Tornadoes, among the planet's most destructive weather events, occur when violently rotating columns of air are in simultaneous contact with the ground and the base of a cumuliform cloud. Although tornadoes are capable of suddenly changing direction, most follow a southwest to northeast path. Two officers at Oklahoma's Tinker Air Force Base made the first documented successful forecast of a tornado in March 1948. Before then, use of the word "tornado" in forecasts was discouraged, to avoid panic, states the National Oceanic and Atmospheric Administration.
All U.S. tornado warnings come from the National Weather Service, which has offices throughout the country. Only a few other nations sponsor tornado warning services, most notably the Meteorological Service of Canada. In order to spawn a tornado, a thunderstorm must generate enough moisture, lift, instability and wind shear. Without all four of these ingredients, tornadic activity is impossible. While the likelihood of severe storms may be accurately predicted a day or two ahead, whether they include tornadoes allows a warning time of only a few minutes, according to NOAA.
Basic Tracking Tools
At the NWS Storm Prediction Center, forecasters draw analyses of surface and upper-air patterns by hand every day to intimately acquaint themselves with the current weather situation. A large variety of computer software displays satellite image loops, wind patterns, data coming from surface weather stations, upper-atmosphere data from balloons and airplanes, historic weather tables and lightning strike plots. Meteorologists must sort through all this information and interpret the probability that a tornado-bearing thunderstorm will threaten a certain locale in the foreseeable future.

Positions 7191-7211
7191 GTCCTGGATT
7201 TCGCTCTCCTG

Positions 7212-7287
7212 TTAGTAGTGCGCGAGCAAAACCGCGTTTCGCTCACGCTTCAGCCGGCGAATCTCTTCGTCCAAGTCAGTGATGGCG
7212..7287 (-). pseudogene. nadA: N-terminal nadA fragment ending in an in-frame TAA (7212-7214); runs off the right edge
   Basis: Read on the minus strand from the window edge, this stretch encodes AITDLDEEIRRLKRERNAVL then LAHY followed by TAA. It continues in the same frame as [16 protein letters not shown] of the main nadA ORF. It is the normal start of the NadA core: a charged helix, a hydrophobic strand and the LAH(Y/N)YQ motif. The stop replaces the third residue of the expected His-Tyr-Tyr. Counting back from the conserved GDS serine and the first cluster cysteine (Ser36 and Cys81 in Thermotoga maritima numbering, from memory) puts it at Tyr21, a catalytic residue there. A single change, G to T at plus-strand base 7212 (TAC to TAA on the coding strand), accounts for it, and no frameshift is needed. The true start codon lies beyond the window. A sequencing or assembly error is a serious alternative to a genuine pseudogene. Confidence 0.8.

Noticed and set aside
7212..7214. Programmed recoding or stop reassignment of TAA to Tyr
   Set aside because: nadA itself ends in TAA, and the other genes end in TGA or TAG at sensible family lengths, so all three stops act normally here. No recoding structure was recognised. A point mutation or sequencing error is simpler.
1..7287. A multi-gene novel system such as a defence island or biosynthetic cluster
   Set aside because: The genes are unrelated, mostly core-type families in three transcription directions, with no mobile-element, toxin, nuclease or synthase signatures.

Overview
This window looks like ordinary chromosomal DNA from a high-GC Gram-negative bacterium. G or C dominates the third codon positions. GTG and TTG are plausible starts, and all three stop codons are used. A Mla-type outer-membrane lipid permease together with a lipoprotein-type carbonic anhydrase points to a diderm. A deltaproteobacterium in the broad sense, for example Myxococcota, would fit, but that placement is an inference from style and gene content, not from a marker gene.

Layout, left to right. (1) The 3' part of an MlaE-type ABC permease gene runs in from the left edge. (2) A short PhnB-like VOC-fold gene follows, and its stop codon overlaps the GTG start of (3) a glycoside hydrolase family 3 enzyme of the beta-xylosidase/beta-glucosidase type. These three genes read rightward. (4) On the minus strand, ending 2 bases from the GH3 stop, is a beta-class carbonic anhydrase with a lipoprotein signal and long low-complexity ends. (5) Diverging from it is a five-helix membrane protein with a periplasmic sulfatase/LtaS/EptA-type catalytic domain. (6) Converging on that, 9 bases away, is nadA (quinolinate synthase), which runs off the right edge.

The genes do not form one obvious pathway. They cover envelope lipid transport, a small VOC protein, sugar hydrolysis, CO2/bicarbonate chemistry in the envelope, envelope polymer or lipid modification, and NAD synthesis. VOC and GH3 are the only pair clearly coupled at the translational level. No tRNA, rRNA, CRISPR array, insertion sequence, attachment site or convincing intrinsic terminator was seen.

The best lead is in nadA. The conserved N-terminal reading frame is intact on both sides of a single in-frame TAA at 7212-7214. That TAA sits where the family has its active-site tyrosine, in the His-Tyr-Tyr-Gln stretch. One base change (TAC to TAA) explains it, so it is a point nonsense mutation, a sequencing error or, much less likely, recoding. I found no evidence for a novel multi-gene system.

Role of Doppler Radar
Doppler radar is an important tool for tracking tornadoes, but it has limitations. While the radar beam can enlighten forecasters about a thunderstorm's structure, it cannot show the actual formation of a tornado. The Doppler may detect strong wind circulation, but that may or may not indicate a tornado. On-the-ground spotters are necessary to confirm the possibilities picked up by radar, NOAA explains.
Following the success of the VORTEX (Verification of the Origins of Rotation in Tornadoes) experiment, which gathered critical data on dangerous supercells in stormsin 1994 and 1995, 100 scientists launched VORTEX2, the largest study of tornadoes to date, in 2010. Employing 50 chase vehicles, researchers plan to follow tornadoes and surround them with a fleet of mobile radars to learn all they can about how tornadoes form and their patterns of damage, the Christian Science Monitor reports. Stretching from Texas to Minnesota, the study area encompasses more than 900 miles. Project participants hope to increase tornado warning time to 30 minutes to allow more people to reach shelter. Another of their goals is to reduce the current 70 percent error rate on tornado warnings. When the majority of warnings prove wrong, research indicates that people are likely to ignore all warnings, according to PBS Newshour.
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